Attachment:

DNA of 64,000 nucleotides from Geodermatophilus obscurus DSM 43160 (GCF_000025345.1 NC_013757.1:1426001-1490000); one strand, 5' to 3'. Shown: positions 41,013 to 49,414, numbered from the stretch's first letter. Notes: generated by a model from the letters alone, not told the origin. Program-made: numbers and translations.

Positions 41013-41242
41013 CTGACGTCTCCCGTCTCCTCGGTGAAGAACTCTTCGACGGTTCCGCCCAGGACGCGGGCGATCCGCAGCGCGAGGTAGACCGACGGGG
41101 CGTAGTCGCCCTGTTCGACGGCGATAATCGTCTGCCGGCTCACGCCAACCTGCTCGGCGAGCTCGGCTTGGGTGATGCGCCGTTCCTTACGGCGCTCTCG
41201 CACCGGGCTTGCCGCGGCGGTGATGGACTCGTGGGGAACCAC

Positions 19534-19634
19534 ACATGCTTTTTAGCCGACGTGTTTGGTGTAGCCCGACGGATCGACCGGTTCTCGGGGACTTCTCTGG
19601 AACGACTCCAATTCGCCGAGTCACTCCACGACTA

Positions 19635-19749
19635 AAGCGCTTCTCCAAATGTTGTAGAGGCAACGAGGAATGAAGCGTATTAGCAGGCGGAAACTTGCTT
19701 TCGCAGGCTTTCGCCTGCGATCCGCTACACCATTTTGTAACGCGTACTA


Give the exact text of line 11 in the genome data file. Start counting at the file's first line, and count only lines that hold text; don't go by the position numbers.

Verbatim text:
19701 TCGCAGGCTTTCGCCTGCGATCCGCTACACCATTTTGTAACGCGTACTA